You probably have noticed that I have yet to mention the poet’s name. That’s because we have no clue who wrote this. There are theories but nothing close to definitive. It’s likely that the poet was a cleric of some kind, because he had an education and knew Latin quite well. I do say he, though we don’t know for sure, because of the poems’ content and the high level of education evident in the poetry—sadly, women just did not have the same access to books and education that men did. I would love to get to Heaven and be wrong on that one. Some scholars believe that he had read the latest Italian poetry, like Boccaccio and Dante, and it influenced him. He was not a Londoner nor a Southerner. He lived in the Northwest of England, and he writes in a dialect from that area in Middle English.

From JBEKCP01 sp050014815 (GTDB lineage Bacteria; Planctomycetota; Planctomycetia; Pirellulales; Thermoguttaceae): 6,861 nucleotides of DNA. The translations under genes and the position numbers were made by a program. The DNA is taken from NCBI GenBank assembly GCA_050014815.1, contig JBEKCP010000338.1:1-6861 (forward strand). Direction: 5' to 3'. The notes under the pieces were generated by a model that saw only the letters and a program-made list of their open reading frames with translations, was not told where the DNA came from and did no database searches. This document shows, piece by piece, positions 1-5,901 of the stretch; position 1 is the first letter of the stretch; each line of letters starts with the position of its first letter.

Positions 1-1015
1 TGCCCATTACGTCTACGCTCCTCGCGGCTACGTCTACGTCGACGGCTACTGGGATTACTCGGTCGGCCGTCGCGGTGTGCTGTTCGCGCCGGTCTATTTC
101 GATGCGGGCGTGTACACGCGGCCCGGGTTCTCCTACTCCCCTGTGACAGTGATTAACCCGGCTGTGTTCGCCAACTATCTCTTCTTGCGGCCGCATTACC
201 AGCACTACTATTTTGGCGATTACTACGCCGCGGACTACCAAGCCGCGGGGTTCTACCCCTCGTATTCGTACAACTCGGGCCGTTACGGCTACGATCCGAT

Middle English is what scholars call the English of the Middle Ages, and it looks and sounds very different from today’s English. This English already is fairly difficult for readers today to understand without some training and practice. But one can still struggle through some medieval writers like Julian of Norwich or Geoffrey Chaucer without a ton of experience, because the dialect of these writers was London or close to it, which is the linguistic ancestor of modern standard English. This poet’s Northern dialect makes his writing far more difficult. Today our regional differences in language have become so smoothed out by the dominance of radio and television. But imagine a world where it took days to get from town to town. Neighboring regions in England could sometimes barely understand one another. It’s like when I, a clueless Arizonan, went to Boston when I was twelve and stared blankly when a woman at a donut shop asked me for my order with her thick, incredible New England accent. She laughed at me and said, “You’re not from here!”